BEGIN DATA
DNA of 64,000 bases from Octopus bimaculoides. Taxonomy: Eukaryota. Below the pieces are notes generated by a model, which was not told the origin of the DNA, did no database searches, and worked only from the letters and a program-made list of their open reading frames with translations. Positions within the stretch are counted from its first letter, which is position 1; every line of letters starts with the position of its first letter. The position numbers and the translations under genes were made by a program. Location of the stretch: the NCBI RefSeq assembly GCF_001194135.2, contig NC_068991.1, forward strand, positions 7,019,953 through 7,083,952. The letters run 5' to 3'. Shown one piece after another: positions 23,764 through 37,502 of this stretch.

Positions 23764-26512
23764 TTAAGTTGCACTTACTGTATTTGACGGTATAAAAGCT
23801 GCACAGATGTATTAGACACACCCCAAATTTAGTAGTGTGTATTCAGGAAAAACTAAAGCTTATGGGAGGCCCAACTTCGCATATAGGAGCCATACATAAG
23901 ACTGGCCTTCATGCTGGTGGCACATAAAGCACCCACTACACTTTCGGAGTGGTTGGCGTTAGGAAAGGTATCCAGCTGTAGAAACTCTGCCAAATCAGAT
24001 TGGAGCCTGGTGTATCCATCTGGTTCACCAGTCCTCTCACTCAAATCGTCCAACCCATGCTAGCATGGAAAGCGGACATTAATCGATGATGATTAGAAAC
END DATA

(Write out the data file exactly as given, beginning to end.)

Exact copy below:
DNA of 64,000 bases from Octopus bimaculoides. Taxonomy: Eukaryota. Below the pieces are notes generated by a model, which was not told the origin of the DNA, did no database searches, and worked only from the letters and a program-made list of their open reading frames with translations. Positions within the stretch are counted from its first letter, which is position 1; every line of letters starts with the position of its first letter. The position numbers and the translations under genes were made by a program. Location of the stretch: the NCBI RefSeq assembly GCF_001194135.2, contig NC_068991.1, forward strand, positions 7,019,953 through 7,083,952. The letters run 5' to 3'. Shown one piece after another: positions 23,764 through 37,502 of this stretch.

Positions 23764-26512
23764 TTAAGTTGCACTTACTGTATTTGACGGTATAAAAGCT
23801 GCACAGATGTATTAGACACACCCCAAATTTAGTAGTGTGTATTCAGGAAAAACTAAAGCTTATGGGAGGCCCAACTTCGCATATAGGAGCCATACATAAG
23901 ACTGGCCTTCATGCTGGTGGCACATAAAGCACCCACTACACTTTCGGAGTGGTTGGCGTTAGGAAAGGTATCCAGCTGTAGAAACTCTGCCAAATCAGAT
24001 TGGAGCCTGGTGTATCCATCTGGTTCACCAGTCCTCTCACTCAAATCGTCCAACCCATGCTAGCATGGAAAGCGGACATTAATCGATGATGATTAGAAAC